. For more information on the painterly aspects of Thaxter’s work, see Sharon Paiva Stephan, One Woman’s Work: The Visual Art of Celia Laighton Thaxter (Portsmouth, N.H.: Portsmouth Athenaeum, in association with Isles of Shoals Historical and Research Association, 2001).
Celia Thaxter, An Island Garden (Boston and New York: Houghton Mifflin, 1904), p. vii.
Ibid., pp. v–vii.
Hassam, quoted in Catherine Hoover Voorsanger, “Dictionary of Architects, Artisans, Artists, and Manufacturers,” in Burke et al., In Pursuit of Beauty, p. 472; quoting from Rosamond Thaxter, Sandpiper: The Life and Letters of Celia Thaxter, rev. ed. (Francestown, N.H.: M. Jones Co., 1963), p. 88.
Burke et al., In Pursuit of Beauty, fig 1.3, p. 31.
In today’s publications, Robineau is generally given credit for the founding of this publication, but a note in the New York Times of February 10, 1907, identified Leonard as the person “who founded and for four years edited The Keramic Studio.”
Spencer Trask was elected president and Arthur Wesley Dow, vice president. The organization met in the rooms of the National Arts Club on Gramercy Park, of which Trask was also president.
For illustration of Leonard’s submissions, see “Paris Exhibit—Anna B. Leonard,” Keramic Studio 1, no. 11 (March 1900): 230. The coffee set is shown in the center.
Adelaide Alsop Robineau, “Miss Maud M. Mason,” Keramic Studio 18 (February 1917): 160.
Quoted in L.C.B., Memorial Exhibition: Maud M. Mason, ANA, 1867–1956, exh. cat. (Memphis, Tenn.: Brooks Memorial Art Gallery, 1957), unpaginated.
The vase was included in an annual exhibit of the New York Society of Keramic Arts and is referred to as “The Wild Carrot vase of Miss Maud Mason” in Keramic Studio 4, no. 11 (March 1903): 237.
Robineau, “Miss Maud M. Mason.”
For Mason’s biography, see Carol Lowrey, A Legacy of Art: Paintings and Sculptures by Artist Life Members of the National Arts Club (New York: Hudson Hills Press, 2008), pp. 50–51.
Robineau, “Miss Maud M. Mason.”
Exhibition review of “New York Society of Keramic Arts,” Keramic Studio 11, no. 2 (June 1909): 34.
Caroline Hofman, “Design for the Decoration of China (5th installment),” Keramic Studio 10, no. 4 (August 1908): 86–87.
Caroline Hofman, “Design for the Decoration of China (2nd installment),” Keramic Studio 9, no. 10 (February 1908): 226–27.
Caroline Hofman, “Design for the Decoration of China (3rd installment),” Keramic Studio 10, no. 1 (May 1908): 15–17.
For more on the relationship between Irish Belleek and Trenton Belleek, see Ellen Paul Denker, “Trenton’s Belleek: Discovery and Triumph in American Ceramic Art,” Style 1900 7 (Winter 1994/95): 18–23.
Hofman, “Design for the Decoration of China (5th installment),” p. 87.
Biographical information on Lissim and illustrations of his work may be found in George Freedley, Simon Lissim (New York: James Hendrickson, 1949), and Raymond Lister, Decorated Porcelains of Simon Lissim (Cambridge, Eng.: Golden Head Press, 1955).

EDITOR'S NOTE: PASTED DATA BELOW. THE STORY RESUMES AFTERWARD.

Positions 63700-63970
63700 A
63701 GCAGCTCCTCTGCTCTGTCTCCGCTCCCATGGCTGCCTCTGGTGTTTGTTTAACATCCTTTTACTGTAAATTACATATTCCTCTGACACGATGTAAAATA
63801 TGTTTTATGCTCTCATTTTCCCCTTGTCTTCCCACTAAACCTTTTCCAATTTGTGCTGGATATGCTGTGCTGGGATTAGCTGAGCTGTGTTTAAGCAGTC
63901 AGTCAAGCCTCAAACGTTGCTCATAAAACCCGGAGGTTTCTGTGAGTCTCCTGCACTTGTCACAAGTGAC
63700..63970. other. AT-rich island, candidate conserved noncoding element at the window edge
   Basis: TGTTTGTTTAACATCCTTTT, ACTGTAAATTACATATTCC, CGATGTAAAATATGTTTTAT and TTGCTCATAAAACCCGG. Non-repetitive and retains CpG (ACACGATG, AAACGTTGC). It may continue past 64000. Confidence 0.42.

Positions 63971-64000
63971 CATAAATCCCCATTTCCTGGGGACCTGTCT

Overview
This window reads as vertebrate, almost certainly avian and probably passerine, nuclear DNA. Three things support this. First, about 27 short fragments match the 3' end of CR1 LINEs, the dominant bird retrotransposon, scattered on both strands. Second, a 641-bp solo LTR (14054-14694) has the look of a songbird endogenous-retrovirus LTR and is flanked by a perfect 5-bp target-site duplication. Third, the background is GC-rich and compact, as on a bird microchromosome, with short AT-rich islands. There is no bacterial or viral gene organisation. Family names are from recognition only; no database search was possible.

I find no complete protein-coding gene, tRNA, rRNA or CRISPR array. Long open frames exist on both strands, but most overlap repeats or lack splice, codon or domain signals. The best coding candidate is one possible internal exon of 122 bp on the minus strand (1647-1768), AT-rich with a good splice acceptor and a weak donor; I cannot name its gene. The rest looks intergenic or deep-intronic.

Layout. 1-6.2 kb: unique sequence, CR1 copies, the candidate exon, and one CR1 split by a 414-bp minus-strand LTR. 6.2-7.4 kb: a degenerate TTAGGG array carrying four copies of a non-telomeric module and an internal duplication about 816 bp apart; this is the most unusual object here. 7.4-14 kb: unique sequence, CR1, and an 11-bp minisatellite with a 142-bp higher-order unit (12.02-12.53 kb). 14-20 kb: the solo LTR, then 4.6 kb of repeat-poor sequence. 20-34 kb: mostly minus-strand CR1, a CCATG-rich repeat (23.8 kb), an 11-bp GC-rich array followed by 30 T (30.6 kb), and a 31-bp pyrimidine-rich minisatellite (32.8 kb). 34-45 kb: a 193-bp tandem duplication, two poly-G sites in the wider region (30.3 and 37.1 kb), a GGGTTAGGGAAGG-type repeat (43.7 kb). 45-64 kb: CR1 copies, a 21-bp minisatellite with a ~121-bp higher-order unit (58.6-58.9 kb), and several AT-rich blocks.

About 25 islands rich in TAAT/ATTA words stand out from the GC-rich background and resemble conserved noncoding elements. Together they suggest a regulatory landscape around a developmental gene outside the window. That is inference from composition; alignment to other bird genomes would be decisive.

For examples of Lissim’s designs for Lenox China, see Ellen Paul Denker, Lenox China: Celebrating a Century of Quality, 1889–1989 (Trenton: New Jersey State Museum, in association with Lenox China, 1989), p. 53; and Ellen Paul Denker, Faces & Flowers: Painting on Lenox China (Richmond, Va.: University of Richmond Museums, 2009), p. 67.
Lister, Decorated Porcelains, p. 17.
Ibid., p. 18.
For more on the Museum pattern, see Mary Whitman Davis, “Castleton China Company: Museum,” in Pat Kirkham et al., Eva Zeisel: Life, Design, and Beauty (San Francisco: Chronicle Books, 2013), pp. 66–70.
Charles Venable et al., China and Glass in America, 1880–1980: From Tabletop to TV Tray (Dallas, Tx.: Dallas Museum of Art, in association with Harry N. Abrams, 2000), p. 465.
Oral history interview with Ralph Bacerra, April 7–19, 2004, Archives of American Art, Smithsonian Institution, p. 3.
Ibid., p. 12.
Ibid., pp. 14–15.
Ibid., p. 16.
For additional biographical information on Weiser and examples of his stoneware, see Peter Held, ed., Eden Revisited: The Ceramic Art of Kurt Weiser (Tempe: Herberger College of the Arts, Arizona State University, 2007).
The Archie Bray Foundation is a private, nonprofit educational institution founded in 1951 that provides a stimulating place for resident artists to develop creative work in ceramics.
For an example of this phenomenon, see Denker, Faces & Flowers, pp. 26–27.
Held, Eden Revisited, preface.
Artist’s website: http://sergeiisupov.com/about/artist-statement.
Sergei Isupov comes from a creative family. His mother, Nelli Isupova, is a ceramics folk artist; his father, Vladimir Isupov, and younger brother, Ilya Isupov, are painters. All three are well known in their home city of Kiev, Ukraine.
Quoted in David Jones, “Breaking through Illusions: Sergei Isupov,” Ceramics: Art and Perception 91 (2013): 95.
Mishima is a technique of inlaying slip, underglaze, or even clay into a contrasting clay body of the piece being made. The technique allows for extremely fine, intricate design work with hard, sharp edges. Mishima was first produced in Korea during the Koryo˘ period (935–1392), resulting in the stunning Korean celadons of the twelfth and thirteenth century. The term now refers to a type of pottery resulted from comparing the Korean ware with the script used on calendars created at the shrine at Mishima in Japan. Creating a mishima piece basically involves six steps: forming the clay pot, incising the design, filling the design, removing excess material, drying the piece, and firing. Snipes uses mishima in combination with sgraffito, china paints, and wax resist.
For Snipes’s full statement about his work, see www.mudfire.com/kevin-snipes-constructed.htm.